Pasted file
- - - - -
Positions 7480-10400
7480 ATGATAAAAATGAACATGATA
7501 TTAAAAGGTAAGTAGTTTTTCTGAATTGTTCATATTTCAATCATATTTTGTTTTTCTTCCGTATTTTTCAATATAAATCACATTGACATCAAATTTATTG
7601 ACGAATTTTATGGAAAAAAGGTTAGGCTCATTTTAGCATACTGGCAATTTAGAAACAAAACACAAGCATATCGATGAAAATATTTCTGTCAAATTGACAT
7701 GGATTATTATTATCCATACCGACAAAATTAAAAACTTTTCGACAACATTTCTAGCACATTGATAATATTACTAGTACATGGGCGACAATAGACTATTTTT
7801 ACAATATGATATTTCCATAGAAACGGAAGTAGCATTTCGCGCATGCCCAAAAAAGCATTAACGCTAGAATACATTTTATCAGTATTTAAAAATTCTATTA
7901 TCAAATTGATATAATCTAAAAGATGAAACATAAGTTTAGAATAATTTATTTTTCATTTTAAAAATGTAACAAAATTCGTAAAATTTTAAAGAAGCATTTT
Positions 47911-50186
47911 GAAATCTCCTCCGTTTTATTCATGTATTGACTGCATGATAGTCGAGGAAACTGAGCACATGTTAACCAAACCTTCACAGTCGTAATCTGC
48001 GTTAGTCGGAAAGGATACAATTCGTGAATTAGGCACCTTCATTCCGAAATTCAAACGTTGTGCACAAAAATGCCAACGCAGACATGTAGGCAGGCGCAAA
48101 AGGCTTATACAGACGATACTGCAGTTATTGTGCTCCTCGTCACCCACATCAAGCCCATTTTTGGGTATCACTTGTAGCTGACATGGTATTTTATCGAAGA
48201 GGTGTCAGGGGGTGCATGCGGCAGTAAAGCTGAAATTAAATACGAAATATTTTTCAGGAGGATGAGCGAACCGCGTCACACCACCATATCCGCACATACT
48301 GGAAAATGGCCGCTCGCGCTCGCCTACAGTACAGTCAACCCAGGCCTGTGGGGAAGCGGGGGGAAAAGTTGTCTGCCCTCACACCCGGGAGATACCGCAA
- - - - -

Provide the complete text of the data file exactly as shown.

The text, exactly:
Positions 7480-10400
7480 ATGATAAAAATGAACATGATA
7501 TTAAAAGGTAAGTAGTTTTTCTGAATTGTTCATATTTCAATCATATTTTGTTTTTCTTCCGTATTTTTCAATATAAATCACATTGACATCAAATTTATTG
7601 ACGAATTTTATGGAAAAAAGGTTAGGCTCATTTTAGCATACTGGCAATTTAGAAACAAAACACAAGCATATCGATGAAAATATTTCTGTCAAATTGACAT
7701 GGATTATTATTATCCATACCGACAAAATTAAAAACTTTTCGACAACATTTCTAGCACATTGATAATATTACTAGTACATGGGCGACAATAGACTATTTTT
7801 ACAATATGATATTTCCATAGAAACGGAAGTAGCATTTCGCGCATGCCCAAAAAAGCATTAACGCTAGAATACATTTTATCAGTATTTAAAAATTCTATTA
7901 TCAAATTGATATAATCTAAAAGATGAAACATAAGTTTAGAATAATTTATTTTTCATTTTAAAAATGTAACAAAATTCGTAAAATTTTAAAGAAGCATTTT
Positions 47911-50186
47911 GAAATCTCCTCCGTTTTATTCATGTATTGACTGCATGATAGTCGAGGAAACTGAGCACATGTTAACCAAACCTTCACAGTCGTAATCTGC
48001 GTTAGTCGGAAAGGATACAATTCGTGAATTAGGCACCTTCATTCCGAAATTCAAACGTTGTGCACAAAAATGCCAACGCAGACATGTAGGCAGGCGCAAA
48101 AGGCTTATACAGACGATACTGCAGTTATTGTGCTCCTCGTCACCCACATCAAGCCCATTTTTGGGTATCACTTGTAGCTGACATGGTATTTTATCGAAGA
48201 GGTGTCAGGGGGTGCATGCGGCAGTAAAGCTGAAATTAAATACGAAATATTTTTCAGGAGGATGAGCGAACCGCGTCACACCACCATATCCGCACATACT
48301 GGAAAATGGCCGCTCGCGCTCGCCTACAGTACAGTCAACCCAGGCCTGTGGGGAAGCGGGGGGAAAAGTTGTCTGCCCTCACACCCGGGAGATACCGCAA